Is CryptoPeso legit or scam? Read on and find out.
Bitcoin disrupted the finance industry because of its underlying technology. It is the first use case of blockchain.
Blockchain is an electronic ledger that tracks anything of value. The ledger and the transactions in it are shared across interested parties.
Other cryptocurrencies also use blockchain. However, the use of blockchain technology is not limited only to cryptocurrencies. Some of its applications are in fintech, healthcare, intellectual property, internet of things (IoT), real estate, etc.
The popularity of bitcoin and initial coin offerings (ICO) provides a new opportunity for scammers. Just like what Ruja Ignatova did on her OneCoin Ponzi scheme. US prosecutors believed that the scheme generated $4 billion worldwide.
In the Philippines, there is CryptoPeso that caught our attention. The founder claims CryptoPeso is a stable coin and runs on a blockchain. It is said to back up by Philippine Peso.
To know whether these claims are valid. We did our homework and discovered some interesting facts that you need to know.
Table of Contents
Who is the Founder of CryptoPeso?
CrpytoPeso’s website (www.cryptopeso.com.ph) shows no particular information about the founder of this project. At the footer of its site, you will find a company name “Blockxperts, Inc.,” the developer of this scheme.
Larrimar Tia founded Blockxperts. He is the same person who founded the Indigen Foundation and made the Indigen Coin.
What is an Indigen coin?
It is just another shit coin. Experts on Bitcointalk.org marked Indigen as a scam for faking a team photo. The photo of their team member named Pavel Bobek was Mathew Foster, a professional actor based in London.
Next time team Indigen, you better hire experts in photoshop from Fiverr. You can have them for as low as $5.
Moreover, Indigen is mined exclusively in the developers’ server. Meaning, the founder of this shitcoin has control of all the coins.
Cryptocurrency should be decentralized. Since the Indigen coin is not, it is easy to tag this as a scam. Indigen coin is not a real cryptocurrency. We believe it is a shit coin and is not run on a blockchain.
Furthermore, Indigen is associated with the defunct Paysbook scam. It was removed from the said scam after the issuance of an SEC advisory in August 2018.
However, Mr. Tia clarified that Indigen is not associated with the Paybook’s CEO. In this lengthy Facebook post.
Thankfully, Indigen did not gain much money from their coins. They are more concerned about their beauty products.
Since Indigen did not work well, the CryptoPeso was born.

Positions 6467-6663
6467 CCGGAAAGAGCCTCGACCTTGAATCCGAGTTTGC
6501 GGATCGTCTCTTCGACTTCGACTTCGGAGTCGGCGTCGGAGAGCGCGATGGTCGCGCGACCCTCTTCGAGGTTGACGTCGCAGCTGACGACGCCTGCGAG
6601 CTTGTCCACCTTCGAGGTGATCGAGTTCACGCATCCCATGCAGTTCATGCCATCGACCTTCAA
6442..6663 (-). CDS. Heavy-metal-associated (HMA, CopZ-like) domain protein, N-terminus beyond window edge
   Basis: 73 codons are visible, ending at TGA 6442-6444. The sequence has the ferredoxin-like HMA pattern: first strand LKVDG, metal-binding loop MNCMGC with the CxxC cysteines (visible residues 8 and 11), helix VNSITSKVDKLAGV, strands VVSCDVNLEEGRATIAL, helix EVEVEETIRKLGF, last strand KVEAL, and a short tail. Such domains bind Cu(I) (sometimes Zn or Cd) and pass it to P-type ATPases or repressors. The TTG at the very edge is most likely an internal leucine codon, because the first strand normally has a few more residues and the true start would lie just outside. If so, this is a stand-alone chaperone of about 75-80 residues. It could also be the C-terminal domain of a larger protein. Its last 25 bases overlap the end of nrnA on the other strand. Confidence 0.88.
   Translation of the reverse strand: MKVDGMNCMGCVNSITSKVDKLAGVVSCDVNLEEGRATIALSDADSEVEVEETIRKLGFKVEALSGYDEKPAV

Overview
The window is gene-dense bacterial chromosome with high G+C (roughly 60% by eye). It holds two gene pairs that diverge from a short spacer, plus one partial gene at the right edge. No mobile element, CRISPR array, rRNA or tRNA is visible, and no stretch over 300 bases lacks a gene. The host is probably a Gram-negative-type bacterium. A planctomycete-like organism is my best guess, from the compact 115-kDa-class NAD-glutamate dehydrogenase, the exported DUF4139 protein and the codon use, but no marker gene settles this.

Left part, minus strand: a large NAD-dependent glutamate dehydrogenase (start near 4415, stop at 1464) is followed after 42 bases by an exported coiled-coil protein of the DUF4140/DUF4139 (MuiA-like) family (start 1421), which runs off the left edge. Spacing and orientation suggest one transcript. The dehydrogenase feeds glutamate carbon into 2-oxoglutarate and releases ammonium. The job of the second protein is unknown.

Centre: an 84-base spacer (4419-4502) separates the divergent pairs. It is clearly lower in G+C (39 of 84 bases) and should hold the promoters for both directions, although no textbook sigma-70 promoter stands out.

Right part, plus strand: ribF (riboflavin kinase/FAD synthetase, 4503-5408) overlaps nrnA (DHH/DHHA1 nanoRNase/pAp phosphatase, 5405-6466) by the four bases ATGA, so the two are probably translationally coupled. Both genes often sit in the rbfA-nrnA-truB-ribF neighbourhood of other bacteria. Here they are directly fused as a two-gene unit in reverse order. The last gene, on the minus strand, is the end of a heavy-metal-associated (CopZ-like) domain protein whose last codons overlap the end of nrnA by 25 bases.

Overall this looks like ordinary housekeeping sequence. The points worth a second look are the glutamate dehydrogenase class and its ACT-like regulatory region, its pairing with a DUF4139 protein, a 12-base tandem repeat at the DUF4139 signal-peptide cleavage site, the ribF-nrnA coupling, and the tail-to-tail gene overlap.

What is CryptoPeso?
The founder claims, “CryptoPeso is a stablecoin backed by Philippine Peso with a unique feature. It is different from traditional crypto assets whose values depend on the exchanges, whereby making them volatile and speculative.”
That is an excellent marketing intro from the founder.
Stablecoins are true. Sometimes it is backed-up with commodity, fiat, or cryptocurrency.
When the stablecoin is backed-up with a fiat-currency (cash), the value of the stable coin is based on the value of the backing currency. However, the supporting money must be held by a third-party regulated financial entity. (source)
Now, let me ask the founder.
Who is holding the back-up currency of CryptoPeso? A third-party regulated financial entity or you? If the back-up fiat currency is in your pocket, then it is a shitcoin and not a stablecoin.
Don’t be fooled no matter how CryptoPeso convinces you that its value will not go down because it’s backed-up with fiat currency.
Just ask Mr. Tia.
Where is the money that is backing up this CryptoPeso? Is the fiat-currency enough to pay the stablecoins in circulation?
Sure, it is easy to claim definite answers to the questions. However, to back the answers with enough evidence is an entirely different story.
Is it a Real Cryptocurrency?
We don’t believe that CryptoPeso is a real cryptocurrency. There are no miners. Just like Indigen, all the coins are under the control of the founder. Hence, unlike real cryptocurrency, this project is centralized.
Also, it is uncertain whether it is running on a blockchain.
Joining the Platform and Making Money
Creating an account with CryptoPeso is free. However, to earn money, you need to activate your account for Php500. After activating, you can now participate in their Bring Loyal Customers (BLoC) Program.